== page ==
Applications for emergency relief grants start Sept. 6
The grants, the second of their kind since the pandemic outbreak last year, are 250,000 won ($214) per person and are offered to everyone below the top 12 percent income bracket, although some non-rich people will be ineligible if they own expensive real estate or pulled in lots of money from financial investments.
The Ministry of Economy and Finance and the Ministry of the Interior and Safety on Monday released more details on the grant, which are funded through a supplementary budget.
A total of 11 trillion won will be spent on the grants, of which 8.6 trillion won is covered by the central government and the rest by the local governments.
According to the government, single people living alone are eligible if they pay 170,000 won or less for their monthly health insurance. That's roughly equivalent to an annual income of 58 million won a year or less.
The same rule applies whether the person's health insurance is covered by employers or so-called regional subscribers, whose health insurance is charged accordingly to their annual incomes as well as the value of any property they may own.
The cutoff is higher for families.
The range for couples is between 200,000 won a month to 280,000 won, depending on whether they are single-income or double-income.
For a family of three the range is between 250,000 won and 350,000 won and for a family of four it is 310,000 and 430,000 won.
The range increases as the number of dependents grows.
However, even if people qualify because of their health insurance payments, they could be disqualified if they own expensive property.
Any family that owns a property with a taxable value exceeding 900 million won is ineligible for a grant. So too for any family that reported more than 20 million won income from financial investments last year.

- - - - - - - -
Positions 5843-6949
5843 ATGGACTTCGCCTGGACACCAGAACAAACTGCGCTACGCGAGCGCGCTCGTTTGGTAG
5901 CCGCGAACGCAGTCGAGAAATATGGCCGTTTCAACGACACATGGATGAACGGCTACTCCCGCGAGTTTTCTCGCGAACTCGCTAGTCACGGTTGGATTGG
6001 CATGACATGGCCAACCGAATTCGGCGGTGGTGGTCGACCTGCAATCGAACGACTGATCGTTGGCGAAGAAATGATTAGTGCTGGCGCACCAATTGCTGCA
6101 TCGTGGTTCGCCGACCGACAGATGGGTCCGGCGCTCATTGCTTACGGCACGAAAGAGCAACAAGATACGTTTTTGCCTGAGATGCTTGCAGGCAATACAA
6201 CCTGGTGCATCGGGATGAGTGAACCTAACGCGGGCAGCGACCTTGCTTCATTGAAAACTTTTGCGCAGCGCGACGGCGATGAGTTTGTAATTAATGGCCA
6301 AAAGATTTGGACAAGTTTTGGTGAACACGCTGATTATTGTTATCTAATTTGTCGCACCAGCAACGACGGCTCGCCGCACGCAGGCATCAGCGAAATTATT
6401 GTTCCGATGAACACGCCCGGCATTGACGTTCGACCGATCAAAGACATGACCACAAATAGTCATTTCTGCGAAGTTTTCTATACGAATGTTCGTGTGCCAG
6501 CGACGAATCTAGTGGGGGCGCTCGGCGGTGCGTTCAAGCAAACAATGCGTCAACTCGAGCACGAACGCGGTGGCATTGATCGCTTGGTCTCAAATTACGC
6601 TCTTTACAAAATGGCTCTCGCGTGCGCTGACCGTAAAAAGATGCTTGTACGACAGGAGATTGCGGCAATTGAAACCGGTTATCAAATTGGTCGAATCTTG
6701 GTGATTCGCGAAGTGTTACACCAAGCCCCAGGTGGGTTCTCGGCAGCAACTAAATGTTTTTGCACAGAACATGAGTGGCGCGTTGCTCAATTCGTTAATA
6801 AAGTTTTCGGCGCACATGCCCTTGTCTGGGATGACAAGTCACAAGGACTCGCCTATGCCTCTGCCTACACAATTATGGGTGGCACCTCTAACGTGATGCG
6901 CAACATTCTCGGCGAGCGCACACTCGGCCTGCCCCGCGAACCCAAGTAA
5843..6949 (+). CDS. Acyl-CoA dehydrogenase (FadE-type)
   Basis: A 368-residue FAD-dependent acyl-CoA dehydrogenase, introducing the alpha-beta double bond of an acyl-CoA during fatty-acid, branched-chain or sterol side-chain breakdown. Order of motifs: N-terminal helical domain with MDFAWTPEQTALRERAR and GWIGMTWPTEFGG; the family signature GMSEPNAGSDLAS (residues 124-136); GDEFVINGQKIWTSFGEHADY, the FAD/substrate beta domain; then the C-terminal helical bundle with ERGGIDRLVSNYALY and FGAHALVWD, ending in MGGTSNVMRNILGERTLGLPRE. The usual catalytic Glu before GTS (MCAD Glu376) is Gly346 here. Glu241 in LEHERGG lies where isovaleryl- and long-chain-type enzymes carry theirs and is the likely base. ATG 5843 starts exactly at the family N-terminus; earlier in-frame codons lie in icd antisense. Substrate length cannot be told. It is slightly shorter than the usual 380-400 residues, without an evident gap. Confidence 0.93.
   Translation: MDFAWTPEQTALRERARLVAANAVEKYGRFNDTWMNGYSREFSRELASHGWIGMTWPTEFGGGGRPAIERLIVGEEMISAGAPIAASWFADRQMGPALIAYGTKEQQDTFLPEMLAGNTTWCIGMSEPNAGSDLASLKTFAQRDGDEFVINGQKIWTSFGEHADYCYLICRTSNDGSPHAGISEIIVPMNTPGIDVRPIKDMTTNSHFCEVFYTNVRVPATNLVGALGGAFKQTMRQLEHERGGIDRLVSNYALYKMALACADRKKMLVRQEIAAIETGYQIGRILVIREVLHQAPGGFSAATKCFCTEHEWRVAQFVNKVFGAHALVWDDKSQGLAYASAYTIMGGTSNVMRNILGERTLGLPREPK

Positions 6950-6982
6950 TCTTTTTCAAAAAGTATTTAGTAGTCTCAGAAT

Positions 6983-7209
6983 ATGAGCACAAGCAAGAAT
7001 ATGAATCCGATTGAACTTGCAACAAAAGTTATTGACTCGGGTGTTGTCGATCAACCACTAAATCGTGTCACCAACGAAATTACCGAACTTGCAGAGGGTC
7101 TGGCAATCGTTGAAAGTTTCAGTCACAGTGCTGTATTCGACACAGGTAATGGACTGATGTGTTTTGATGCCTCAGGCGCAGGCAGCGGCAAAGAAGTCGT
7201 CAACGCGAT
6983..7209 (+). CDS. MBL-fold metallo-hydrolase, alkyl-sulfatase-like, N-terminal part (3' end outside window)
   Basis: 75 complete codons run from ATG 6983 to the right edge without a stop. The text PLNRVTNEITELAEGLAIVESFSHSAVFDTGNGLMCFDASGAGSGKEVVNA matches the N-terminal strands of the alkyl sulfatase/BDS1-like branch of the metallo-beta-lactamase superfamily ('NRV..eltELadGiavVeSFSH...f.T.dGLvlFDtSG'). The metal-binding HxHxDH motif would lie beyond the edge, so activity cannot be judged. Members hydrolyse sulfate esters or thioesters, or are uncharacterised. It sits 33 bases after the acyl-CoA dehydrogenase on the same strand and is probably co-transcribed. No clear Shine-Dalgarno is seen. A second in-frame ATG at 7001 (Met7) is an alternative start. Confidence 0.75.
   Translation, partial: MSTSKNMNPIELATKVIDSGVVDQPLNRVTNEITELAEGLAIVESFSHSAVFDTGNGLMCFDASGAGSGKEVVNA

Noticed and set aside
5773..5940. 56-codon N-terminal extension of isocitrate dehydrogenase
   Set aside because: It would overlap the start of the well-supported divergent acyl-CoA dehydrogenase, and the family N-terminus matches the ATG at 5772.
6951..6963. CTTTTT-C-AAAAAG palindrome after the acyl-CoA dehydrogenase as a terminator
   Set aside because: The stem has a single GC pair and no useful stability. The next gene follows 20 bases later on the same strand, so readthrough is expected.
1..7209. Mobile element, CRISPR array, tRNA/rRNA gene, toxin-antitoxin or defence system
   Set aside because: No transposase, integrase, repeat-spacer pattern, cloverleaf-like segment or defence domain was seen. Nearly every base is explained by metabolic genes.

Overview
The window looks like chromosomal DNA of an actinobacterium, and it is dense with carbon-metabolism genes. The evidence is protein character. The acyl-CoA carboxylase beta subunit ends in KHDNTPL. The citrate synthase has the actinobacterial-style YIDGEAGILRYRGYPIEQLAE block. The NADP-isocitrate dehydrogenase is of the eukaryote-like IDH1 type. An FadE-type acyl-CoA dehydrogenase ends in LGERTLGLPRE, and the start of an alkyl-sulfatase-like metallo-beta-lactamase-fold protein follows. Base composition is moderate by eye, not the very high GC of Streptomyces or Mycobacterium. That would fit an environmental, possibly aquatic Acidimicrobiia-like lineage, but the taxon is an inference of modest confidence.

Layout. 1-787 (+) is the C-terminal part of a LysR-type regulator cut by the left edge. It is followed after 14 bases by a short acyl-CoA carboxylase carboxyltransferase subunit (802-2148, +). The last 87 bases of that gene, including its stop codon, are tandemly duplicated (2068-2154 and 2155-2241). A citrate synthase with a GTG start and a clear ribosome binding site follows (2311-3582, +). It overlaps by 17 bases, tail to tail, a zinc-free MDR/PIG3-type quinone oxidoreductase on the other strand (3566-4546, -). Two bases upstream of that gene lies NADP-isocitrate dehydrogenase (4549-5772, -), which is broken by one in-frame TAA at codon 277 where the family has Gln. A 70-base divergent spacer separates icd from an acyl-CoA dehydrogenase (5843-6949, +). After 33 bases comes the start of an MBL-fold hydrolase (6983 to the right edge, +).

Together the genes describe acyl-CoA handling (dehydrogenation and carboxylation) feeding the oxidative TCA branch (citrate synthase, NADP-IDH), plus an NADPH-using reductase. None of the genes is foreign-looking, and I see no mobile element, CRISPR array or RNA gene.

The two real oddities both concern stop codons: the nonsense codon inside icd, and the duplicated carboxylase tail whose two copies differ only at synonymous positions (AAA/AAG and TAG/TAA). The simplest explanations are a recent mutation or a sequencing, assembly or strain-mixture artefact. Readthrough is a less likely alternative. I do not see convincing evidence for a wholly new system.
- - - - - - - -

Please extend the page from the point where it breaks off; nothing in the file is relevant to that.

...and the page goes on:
Foreigners are eligible if they are permanent foreign residents with F-5 visas or marriage immigrants with F-6 visas. They must be covered by national health insurance. If they are not covered by employers, they need to be registered as regional subscribers.
The minimum requirement to be a regional subscriber is to have lived in Korea for at least six months. The only exception to this rule is for people who are certain to stay more than six months, such as students, people who married Koreans or immigrants.
The government plans to give the grants to roughly 20.18 million households.
The government will start accepting online applications starting Sept. 6 while offline application will start on Sept. 13.
In the first week applications will be accepted on a staggered schedule accordingly to the applicants' year of birth.
On Monday, people whose year of birth end in 1 or 6 can apply; on Tuesday, it will be for year that end in 2 or 7; on Wednesday 3 and 8; Thursday 4 and 9; Friday 5 and 0; and starting Saturday, anyone can apply.
Unlike the grants paid in May 2020, there is no maximum amount a family can receive. Each family member is eligible to get 250,000 won each. A family of four will get 1 million won, a family of five 1.25 million won.
In May 2020, there was a maximum of 1 million won per family.
The grants will be given as gift certificates to be used at traditional markets, or through an individual's credit or debit cards. The card companies will be responsible for making sure the money isn't spent in the wrong places.
The grants can be spent at mom-and-pop shops, restaurants, hair salons, to pay for hospital bill as well as tuition at hagwon or cram schools.
They cannot be used at department stores or supermarket chains run by conglomerates.
They can be used at franchises run by individuals, but not directly run by the chain headquarters.
Starbucks, whose stores are directly operated by Starbucks Korea, will not be included.
"We have come up with emergency grant measures to help a public struggling through Covid-19," said Ko Kyu-chang, Interior and Safety vice minister. "We will focus on swiftly and smoothly executing the emergency grants."
BY LEE HO-JEONG [firstname.lastname@example.org]